Arsenic may be found in drinking water, treated wood, and industrial sites.
What is arsenic?
Arsenic is a silver-gray or white-metallic element that occurs naturally in the earth's crust. It is odorless and nearly tasteless. The chemical symbol for arsenic is As.
Pure arsenic is a metal and is rare in the environment; arsenic is usually found combined with one or more other elements, such as oxygen or chlorine. Arsenic is also produced as a by-product from the operation of copper, cobalt, and lead smelters. Abandoned uranium mines may contain arsenic in the soil and water.
Arsenic compounds are used primarily in wood preservatives; in pesticides, primarily on cotton plants; as alloying, or tempering, agents for heavy metals; in the manufacture of certain kinds of glass; and in solders and medicines.
You can be exposed to arsenic by breathing contaminated air at work; breathing sawdust or smoke from burning wood treated with arsenic; or eating food, drinking water, or breathing air that contains arsenic.
Exposure can also come from living in areas near copper or lead smelters, industrialized areas where large quantities of arsenic are disposed of in landfills or hazardous waste sites, or areas with unusually high natural levels of arsenic in rock.
Arsenic is a known poison; consuming or breathing in large quantities of arsenic can cause death. It is also listed as a human carcinogen in the Fourteenth Report on Carcinogens published by the National Toxicology Program because it has been shown to cause cancer of the skin, lung, digestive tract, bladder, liver, kidney, prostate, and lymphatic and blood systems.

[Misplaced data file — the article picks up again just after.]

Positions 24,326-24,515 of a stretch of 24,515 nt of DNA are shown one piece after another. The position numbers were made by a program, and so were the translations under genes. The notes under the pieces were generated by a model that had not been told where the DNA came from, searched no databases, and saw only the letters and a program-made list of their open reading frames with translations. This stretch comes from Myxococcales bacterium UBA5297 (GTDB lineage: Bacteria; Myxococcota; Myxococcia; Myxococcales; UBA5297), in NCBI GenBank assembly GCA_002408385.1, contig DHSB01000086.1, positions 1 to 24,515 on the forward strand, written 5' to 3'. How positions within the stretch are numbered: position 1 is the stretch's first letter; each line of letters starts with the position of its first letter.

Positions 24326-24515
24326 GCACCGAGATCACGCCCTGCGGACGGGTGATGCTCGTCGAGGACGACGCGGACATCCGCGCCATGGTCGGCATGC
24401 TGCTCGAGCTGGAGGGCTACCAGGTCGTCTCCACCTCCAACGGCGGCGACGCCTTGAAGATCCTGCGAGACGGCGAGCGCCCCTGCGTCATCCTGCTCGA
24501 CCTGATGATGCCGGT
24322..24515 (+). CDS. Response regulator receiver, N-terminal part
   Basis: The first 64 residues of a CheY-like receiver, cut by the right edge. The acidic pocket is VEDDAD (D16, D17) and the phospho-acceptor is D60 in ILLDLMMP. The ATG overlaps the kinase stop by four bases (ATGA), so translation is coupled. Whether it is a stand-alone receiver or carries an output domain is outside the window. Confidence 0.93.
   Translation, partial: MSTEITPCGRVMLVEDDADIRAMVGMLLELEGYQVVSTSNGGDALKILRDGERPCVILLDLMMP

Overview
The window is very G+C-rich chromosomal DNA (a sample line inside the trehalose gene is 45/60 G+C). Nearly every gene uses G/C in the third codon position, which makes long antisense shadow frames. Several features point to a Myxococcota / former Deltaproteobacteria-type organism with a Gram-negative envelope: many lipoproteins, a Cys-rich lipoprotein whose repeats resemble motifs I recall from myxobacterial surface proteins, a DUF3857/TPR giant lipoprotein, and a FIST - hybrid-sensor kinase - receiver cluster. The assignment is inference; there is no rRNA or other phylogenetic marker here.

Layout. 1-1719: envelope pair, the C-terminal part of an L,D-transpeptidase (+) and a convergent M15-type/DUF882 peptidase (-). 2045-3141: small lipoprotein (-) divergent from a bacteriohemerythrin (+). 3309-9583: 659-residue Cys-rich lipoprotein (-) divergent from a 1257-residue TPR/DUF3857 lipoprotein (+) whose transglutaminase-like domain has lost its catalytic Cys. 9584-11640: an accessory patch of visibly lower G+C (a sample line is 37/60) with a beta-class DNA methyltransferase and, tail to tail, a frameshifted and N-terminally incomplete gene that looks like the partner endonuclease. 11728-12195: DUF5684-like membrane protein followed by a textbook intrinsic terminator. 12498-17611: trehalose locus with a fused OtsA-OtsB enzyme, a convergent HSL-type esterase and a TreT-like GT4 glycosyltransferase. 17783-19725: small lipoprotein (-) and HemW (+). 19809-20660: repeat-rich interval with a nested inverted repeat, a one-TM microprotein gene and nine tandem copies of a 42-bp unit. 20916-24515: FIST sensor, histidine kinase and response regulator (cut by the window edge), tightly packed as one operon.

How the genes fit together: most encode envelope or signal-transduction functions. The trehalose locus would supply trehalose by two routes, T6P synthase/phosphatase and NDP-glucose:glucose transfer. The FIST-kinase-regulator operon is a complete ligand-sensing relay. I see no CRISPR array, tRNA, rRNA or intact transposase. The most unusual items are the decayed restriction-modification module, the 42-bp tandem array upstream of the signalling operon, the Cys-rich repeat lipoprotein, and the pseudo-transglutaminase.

Exposure to arsenic may increase the risk of damage to a developing fetus. Exposure to lower levels of arsenic can cause nausea, vomiting, abnormal heart rhythm, decreased production of red and white blood cells, impaired nerve function, damage to blood vessels, skin warts and corns, and red or swelling skin.
Repeated exposure to arsenic can damage the liver and kidneys, cause stomach problems, and cause a darkening of the skin. Breathing high levels of arsenic can cause a sore throat or irritated lungs.
If you think you have been exposed to arsenic, contact your health care professional.
For poisoning emergencies or questions about possible poisons, please contact your local poison control center at 1-800-222-1222.
This description is based on the information found in the Web links listed with this topic.
Web Links from MedlinePlus (National Library of Medicine)
Arsenic (National Institute of Environmental Health Sciences)
Arsenic (World Health Organization)
Arsenic and Human Health. Enviro-Health Links (National Library of Medicine)
Arsenic and Inorganic Compounds. Haz-Map (National Library of Medicine)
Arsenic Compounds. Hazardous Substances Data Bank (National Library of Medicine)
Arsenic in Drinking Water: Chemical Contaminant Rules (Environmental Protection Agency)
Arsenic. ToxFAQs (Agency for Toxic Substances and Disease Registry)
Chromated Arsenicals (CCA) (Environmental Protection Agency)
FDA Looks for Answers on Arsenic in Rice (Food and Drug Administration)
Map of Releases of Arsenic in the United States. TOXMAP (National Library of Medicine)
Protect Yourself from Arsenic in Your Well Water (North Carolina Department of Health and Human Services) (PDF — 2.64 MB)
ToxGuide for Arsenic (Agency for Toxic Substances and Disease Registry) (PDF — 6 KB)
What Is Arsenic (Navy and Marine Corps Public Health Center) (PDF — 213.30 KB)
Last Updated: February 22, 2017